By: Frances Sherlock, Proposal and Social Media Coordinator
In 2018, we brought you two blog posts about the VectorCSP pipeline, which you can find here and here. In that series, we discussed the importance of a pipeline, how to establish one, and the importance of getting buy-in from the various stakeholders in the company who may be affected by the opportunities on the pipeline.
Now in 2021, we are bringing you an update on that series, as oftentimes the processes and systems need to be restructured.
In the latter part of 2020, we realized that while our pipeline process was not broken, it was also not very effective. We had one employee in business development acting as the gatekeeper for the entire process. Once a month, she would send the current pipeline draft to relevant stakeholders in the company asking them to provide any changes and asking them to complete a Microsoft Form for all new opportunities that needed to be added. From there, she would enter the changes into the CRM system we were using to house all pipeline data. If anyone needed an updated version of the pipeline, she would have to log into the CRM and pull up an updated Excel spreadsheet and send it to them.
We realized there were three clear flaws in this process. The first was the gatekeeper. She was the monthly catalyst that prompted stakeholders to update information and add new opportunities, and as a result, she was inundated with information in the middle of the month after she sent out the pipeline email. The second was the accuracy of the data. There would be months when various stakeholders would not update their opportunity data. If the gatekeeper had many updates to make that month, she may inaccurately enter the data. The third was the timeliness of the data, which was not live and in real-time. Often, the data was a month old, which could obviously affect financial projections or FTE projections.
Now you may be asking, what was the solution Vector came up with. We coordinated with the Oregon State University-Cascades Innovation Co-Lab to create a relational database to house our pipeline information. Here are a few of the benefits we have realized:
Real-Time Data – The relational database is internet-based and updates in real-time. If various stakeholders are in the database simultaneously, they can see the live updates as they are happening.
Differing Views – The relational database allows us to view and sort the data in ways we could not before, like sorting by various areas such as operational directorate or opportunity owner. It also allows us to view opportunities by the due date in a calendar, in a Gantt chart, or even a Kanban view. Each user can also have their own view to sort the data in the form they want to see it without affecting the other views in the database.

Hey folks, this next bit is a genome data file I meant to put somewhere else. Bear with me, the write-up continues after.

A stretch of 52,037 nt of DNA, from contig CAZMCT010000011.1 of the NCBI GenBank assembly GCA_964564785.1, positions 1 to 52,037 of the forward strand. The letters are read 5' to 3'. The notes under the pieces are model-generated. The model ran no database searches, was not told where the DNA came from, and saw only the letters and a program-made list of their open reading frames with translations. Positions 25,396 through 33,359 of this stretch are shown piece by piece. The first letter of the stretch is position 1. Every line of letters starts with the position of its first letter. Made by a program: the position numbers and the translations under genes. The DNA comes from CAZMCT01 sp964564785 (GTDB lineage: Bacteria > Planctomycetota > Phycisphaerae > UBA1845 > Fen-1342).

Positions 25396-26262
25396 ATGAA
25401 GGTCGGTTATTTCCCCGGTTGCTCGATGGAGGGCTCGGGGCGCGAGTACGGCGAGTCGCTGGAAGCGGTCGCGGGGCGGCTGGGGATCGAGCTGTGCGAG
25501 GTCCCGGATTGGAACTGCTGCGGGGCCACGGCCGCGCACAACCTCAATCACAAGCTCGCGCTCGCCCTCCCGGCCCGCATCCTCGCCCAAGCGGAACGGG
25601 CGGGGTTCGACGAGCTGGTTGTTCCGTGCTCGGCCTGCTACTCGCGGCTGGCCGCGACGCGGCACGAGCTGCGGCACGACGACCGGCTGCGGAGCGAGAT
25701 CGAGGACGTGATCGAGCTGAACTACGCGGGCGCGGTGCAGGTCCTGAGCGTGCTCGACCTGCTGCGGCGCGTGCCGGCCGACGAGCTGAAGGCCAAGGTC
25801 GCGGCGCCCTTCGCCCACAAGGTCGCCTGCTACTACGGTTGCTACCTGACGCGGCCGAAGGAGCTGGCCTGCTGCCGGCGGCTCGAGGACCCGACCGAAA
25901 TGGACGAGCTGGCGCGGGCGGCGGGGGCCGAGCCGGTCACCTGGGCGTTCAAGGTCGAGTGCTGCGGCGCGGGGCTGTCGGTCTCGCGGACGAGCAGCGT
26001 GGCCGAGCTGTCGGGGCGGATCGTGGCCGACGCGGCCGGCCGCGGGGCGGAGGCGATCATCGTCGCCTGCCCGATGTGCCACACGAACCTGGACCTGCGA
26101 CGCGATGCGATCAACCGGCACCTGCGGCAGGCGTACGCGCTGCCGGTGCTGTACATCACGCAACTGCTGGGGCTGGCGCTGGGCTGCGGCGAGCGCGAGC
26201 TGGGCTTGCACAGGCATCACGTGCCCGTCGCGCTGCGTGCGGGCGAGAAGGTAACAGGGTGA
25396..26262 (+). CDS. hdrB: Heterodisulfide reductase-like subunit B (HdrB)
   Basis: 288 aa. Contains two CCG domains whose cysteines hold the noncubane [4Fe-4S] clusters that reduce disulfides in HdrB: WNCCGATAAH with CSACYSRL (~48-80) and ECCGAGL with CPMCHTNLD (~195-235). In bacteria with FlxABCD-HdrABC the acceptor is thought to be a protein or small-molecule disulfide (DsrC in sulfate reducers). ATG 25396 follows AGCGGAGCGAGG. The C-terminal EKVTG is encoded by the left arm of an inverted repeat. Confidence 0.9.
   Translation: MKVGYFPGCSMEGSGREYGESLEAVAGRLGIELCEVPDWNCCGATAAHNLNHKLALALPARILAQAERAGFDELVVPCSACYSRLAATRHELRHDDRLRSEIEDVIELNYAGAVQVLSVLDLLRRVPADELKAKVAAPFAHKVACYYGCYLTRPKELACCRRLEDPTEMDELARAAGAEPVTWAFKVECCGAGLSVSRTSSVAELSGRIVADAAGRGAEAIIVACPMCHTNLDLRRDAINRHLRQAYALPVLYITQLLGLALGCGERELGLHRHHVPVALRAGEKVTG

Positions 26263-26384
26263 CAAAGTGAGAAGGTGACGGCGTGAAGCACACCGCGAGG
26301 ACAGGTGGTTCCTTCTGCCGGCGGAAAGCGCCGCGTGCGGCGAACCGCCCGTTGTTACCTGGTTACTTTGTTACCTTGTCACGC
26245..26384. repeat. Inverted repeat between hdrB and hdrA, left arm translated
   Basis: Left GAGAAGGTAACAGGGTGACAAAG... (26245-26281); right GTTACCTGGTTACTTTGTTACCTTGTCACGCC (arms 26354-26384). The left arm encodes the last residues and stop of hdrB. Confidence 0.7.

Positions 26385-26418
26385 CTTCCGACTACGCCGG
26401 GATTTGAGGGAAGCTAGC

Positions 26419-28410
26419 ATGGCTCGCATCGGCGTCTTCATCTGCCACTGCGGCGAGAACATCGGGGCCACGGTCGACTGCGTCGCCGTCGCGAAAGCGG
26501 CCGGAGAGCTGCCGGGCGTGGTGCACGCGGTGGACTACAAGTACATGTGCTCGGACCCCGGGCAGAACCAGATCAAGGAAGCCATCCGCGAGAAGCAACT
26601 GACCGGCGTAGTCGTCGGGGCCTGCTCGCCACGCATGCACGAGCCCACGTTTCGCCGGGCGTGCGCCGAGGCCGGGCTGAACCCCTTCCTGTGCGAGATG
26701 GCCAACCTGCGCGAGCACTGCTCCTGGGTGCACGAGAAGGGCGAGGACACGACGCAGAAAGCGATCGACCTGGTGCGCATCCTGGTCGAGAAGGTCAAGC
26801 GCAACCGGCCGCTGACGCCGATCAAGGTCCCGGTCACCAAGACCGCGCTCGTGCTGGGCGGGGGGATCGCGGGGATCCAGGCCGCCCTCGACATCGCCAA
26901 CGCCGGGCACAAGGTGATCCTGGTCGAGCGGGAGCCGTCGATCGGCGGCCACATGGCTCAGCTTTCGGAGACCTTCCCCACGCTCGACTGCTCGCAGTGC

Communication Features – The database has communication tools that allow users to tag other users with questions or comments they may have about an opportunity. This is great because the user works within the database and does not have to move to email or instant messenger to ask their questions.
Multiple Uses – We are also discovering that we can use this database for more than just a pipeline. We are working with Operations and Contracts to expand the use to transition and contracts, and potentially expand the use of the database to HR and Recruiting.
This is a lesson that goes against the familiar adage, “If it ain’t broke, don’t fix it.” Our process was not necessarily broken, but it sure was not efficient. By asking questions and poking holes in our current process, we were able to find a new solution that we believe works a lot better for our company and is a lot more effective. Make sure to check systems and processes continually; just because they seem to work well does not mean there is not an easier/better/more efficient way to do it.
We would love to continue this conversation below. Please comment if your company has a pipeline and tell us about the processes that have made it successful.